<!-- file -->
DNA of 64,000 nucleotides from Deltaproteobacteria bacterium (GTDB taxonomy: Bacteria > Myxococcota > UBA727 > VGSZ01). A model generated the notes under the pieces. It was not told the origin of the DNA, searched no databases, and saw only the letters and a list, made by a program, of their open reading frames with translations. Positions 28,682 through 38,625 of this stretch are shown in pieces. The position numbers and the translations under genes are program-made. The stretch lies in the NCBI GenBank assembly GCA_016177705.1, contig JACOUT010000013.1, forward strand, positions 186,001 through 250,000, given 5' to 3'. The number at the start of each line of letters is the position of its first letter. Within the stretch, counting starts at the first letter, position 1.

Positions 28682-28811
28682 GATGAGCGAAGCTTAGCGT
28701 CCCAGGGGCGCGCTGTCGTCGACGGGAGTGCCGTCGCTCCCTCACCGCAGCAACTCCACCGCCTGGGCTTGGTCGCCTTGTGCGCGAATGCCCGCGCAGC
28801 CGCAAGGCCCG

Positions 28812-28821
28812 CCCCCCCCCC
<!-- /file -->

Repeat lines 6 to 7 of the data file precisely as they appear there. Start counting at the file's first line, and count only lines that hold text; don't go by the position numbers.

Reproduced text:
Positions 28812-28821
28812 CCCCCCCCCC